If it is to stop short of tyranny, then the watchers must be brought under a real rule of law. Before talking about expanding these powers, we should establish a simple rule with judges protecting our privacy unless there is good reason to invade it: no surveillance without a warrant.’

-ENDS-

Notes for editors:

1) ‘Jacqui Smith plans broad new ‘Big Brother’ surveillance powers’ – Telegraph 15 Oct 2008
http://www.telegraph.co.uk/news/politics/3202766/Jacqui-Smith-plans-broad-new-Big-Brother-surveillance-powers.html

2) NO2ID is the national campaign against the database state, the tendency to try to use computers to manage society by maintaining state files on people.

3) ‘Home Office prepares to announce total surveillance plan – NO2ID 19 Feb 2012
http://press.mu.no2id.net/2012-02/home-office-prepares-to-announce-total-surveillance-plan/
That release contains much more background information.

For further information, or for immediate or future interview, please contact:
Guy Herbert (General Secretary, general.secretary@no2id.net) on 07956 544 308 (London)
or
James Baker (Campaigns Manager, campaigns@no2id.net) on 07817 605 162 (Leeds)

So much for civil liberties – coalition puts ‘a bug in every living room’

Immediate [not an April fool]

The Sunday Times this morning confirmed [1] earlier reports [2] that the government plans to force internet service providers to keep records of all browsing, email, gaming and chat use, and to make those records available to the authorities. It is now revealed the plan is to go further and allow real time snooping by the intelligence services. It will take place without a warrant, as most official surveillance already does [3].

Campaign group NO2ID [3] has previously pointed out that this scheme is ‘leapfrogging China’ and will ensure Britain remains the most watched society on earth.[4]

The coalition government appears to have reversed its position on privacy against the database state. This news follows a little-reported announcement by Francis Maude [5] that the coalition will ‘look again’ at broad data-sharing powers for government bodies abandoned by Jack Straw in 2009 [6]. Those plans would have allowed ministers to set aside confidentiality whenever it was convenient to them to use any information held about members of the public for new purposes.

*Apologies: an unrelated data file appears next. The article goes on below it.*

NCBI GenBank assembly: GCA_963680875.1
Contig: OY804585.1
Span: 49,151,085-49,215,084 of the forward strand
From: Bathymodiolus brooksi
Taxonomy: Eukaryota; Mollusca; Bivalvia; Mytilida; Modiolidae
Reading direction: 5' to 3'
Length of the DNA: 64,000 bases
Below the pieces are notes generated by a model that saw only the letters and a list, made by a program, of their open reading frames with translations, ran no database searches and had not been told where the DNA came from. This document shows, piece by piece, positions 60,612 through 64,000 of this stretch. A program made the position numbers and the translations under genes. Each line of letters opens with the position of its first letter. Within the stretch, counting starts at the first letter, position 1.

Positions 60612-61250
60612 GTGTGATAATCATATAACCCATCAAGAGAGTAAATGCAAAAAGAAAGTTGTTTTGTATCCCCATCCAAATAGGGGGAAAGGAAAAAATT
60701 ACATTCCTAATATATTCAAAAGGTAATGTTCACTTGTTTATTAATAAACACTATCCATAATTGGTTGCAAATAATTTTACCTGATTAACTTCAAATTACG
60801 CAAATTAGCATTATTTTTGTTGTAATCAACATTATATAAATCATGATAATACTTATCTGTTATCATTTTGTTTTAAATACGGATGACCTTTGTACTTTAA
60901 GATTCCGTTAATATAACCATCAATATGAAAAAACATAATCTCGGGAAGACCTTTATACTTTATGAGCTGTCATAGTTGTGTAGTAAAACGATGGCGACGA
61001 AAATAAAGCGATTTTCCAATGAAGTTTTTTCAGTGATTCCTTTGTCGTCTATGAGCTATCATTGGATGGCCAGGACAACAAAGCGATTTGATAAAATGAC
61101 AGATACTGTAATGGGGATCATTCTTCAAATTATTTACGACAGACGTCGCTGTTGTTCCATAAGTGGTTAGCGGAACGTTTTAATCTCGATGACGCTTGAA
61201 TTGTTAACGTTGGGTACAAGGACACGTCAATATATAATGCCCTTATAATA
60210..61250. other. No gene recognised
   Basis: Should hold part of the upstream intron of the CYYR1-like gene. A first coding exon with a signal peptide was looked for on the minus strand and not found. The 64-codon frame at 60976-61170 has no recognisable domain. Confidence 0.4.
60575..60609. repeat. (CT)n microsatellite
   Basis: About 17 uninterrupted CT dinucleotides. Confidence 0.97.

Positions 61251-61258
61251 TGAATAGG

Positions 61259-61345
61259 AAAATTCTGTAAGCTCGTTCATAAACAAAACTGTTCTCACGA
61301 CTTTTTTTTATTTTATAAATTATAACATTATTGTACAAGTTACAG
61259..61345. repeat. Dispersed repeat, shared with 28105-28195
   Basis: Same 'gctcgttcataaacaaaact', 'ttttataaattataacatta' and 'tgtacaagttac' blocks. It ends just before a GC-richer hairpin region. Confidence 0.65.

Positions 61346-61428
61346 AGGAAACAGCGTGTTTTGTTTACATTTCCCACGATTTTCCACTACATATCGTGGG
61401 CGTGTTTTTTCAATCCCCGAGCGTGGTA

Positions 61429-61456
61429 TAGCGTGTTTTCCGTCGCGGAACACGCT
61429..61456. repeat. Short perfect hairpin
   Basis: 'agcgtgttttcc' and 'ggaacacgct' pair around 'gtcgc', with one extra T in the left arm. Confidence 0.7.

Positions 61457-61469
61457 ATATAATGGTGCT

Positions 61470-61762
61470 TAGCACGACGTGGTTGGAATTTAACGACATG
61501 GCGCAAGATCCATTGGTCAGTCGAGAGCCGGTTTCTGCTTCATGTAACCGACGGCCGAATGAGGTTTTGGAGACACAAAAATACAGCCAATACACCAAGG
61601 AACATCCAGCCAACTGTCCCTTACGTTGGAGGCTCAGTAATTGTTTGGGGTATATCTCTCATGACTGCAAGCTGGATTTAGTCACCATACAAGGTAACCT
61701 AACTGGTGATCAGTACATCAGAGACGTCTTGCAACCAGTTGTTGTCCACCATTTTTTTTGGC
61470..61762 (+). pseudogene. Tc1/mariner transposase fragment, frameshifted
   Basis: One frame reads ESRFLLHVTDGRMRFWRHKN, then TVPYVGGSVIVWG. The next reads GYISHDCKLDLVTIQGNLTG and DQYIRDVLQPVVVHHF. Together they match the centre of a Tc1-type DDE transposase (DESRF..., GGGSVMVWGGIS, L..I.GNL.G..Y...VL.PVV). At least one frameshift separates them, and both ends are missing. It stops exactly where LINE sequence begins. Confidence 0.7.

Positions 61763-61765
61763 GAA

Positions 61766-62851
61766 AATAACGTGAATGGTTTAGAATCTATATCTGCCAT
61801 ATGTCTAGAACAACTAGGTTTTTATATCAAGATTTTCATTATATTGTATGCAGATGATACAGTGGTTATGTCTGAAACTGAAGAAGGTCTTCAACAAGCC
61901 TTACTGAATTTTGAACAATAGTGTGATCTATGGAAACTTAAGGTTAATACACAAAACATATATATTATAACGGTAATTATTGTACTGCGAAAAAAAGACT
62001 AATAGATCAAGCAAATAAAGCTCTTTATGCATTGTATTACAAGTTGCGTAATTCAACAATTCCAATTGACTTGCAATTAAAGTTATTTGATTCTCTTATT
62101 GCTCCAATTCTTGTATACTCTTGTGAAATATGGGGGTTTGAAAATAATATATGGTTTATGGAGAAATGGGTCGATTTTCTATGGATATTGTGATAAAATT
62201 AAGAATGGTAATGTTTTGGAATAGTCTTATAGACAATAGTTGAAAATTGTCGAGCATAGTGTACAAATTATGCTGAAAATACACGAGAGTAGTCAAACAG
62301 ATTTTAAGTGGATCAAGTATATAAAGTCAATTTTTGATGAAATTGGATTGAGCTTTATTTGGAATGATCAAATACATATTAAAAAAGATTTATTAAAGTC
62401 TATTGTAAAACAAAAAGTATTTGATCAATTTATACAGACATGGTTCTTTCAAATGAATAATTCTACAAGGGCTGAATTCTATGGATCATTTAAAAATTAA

Guy Herbert, General Secretary of NO2ID said:

Astonishing brass neck from the Home Office, attempting to feed us reheated leftovers from the authoritarian end of the Blair administration. It is not very far from a bug in every living room that can be turned on and turned off at official whim. Whatever you are doing online, whoever you are in contact with, you will never know when you are being watched. And nobody else will either, because none of it will need a warrant.

Put aside privacy – and the government has – the scheme is an astonishing waste of money. What problem does it solve that is worth billions?

-ENDS-

Notes for editors:

1) ‘Government to Snoop on all emails’ – David Leppard, Sunday Times 1 April 2012
www.thesundaytimes.co.uk/sto/news/uk_news/…/article1007226.ece (£)
… internet companies will be told to install thousands of pieces of hardware to allow GCHQ… to scrutinise ‘on demand’ every phone call made, text message and email sent and website accessed in real time.

2) Eg. ‘Phone and email records to be stored in new spy plan’ – Sunday Telegraph 19 Feb 2012, http://www.telegraph.co.uk/technology/internet/9090617/Phone-and-email-records-to-be-stored-in-new-spy-plan.html

3) The Regulation of Investigatory Powers Act 2000 allows hundreds of official bodies to authorise themselves to use surveillance – powers used more than half a million times a year already

4) NO2ID is the national campaign against the database state, the tendency to try to use computers to manage society by maintaining state files on people. See www.no2id.net

5) ‘Home Office prepares to announce total surveillance plan’ – NO2ID 19 Feb 2012

http://press.mu.no2id.net/2012-02/home-office-prepares-to-announce-total-surveillance-plan/

That release contains much more background information.

6) Keynote speech to the Information Commissioner’s Conference, 6 MAR 2012

http://www.cabinetoffice.gov.uk/news/information-commissioners-conference-francis-maude-keynote-speech

In May we will publish proposals that will make data sharing easier – and, in particular, we will revisit the recommendations of the Walport-Thomas Review that would make it easier for legitimate requests for data sharing to be agreed with a view to considering their implementation.

For further information, or for immediate or future interview, please contact:

Guy Herbert (General Secretary, general.secretary@no2id.net) on 07956 544 308
OR
James Baker (Campaigns Manager, campaigns@no2id.net) on 07817605 162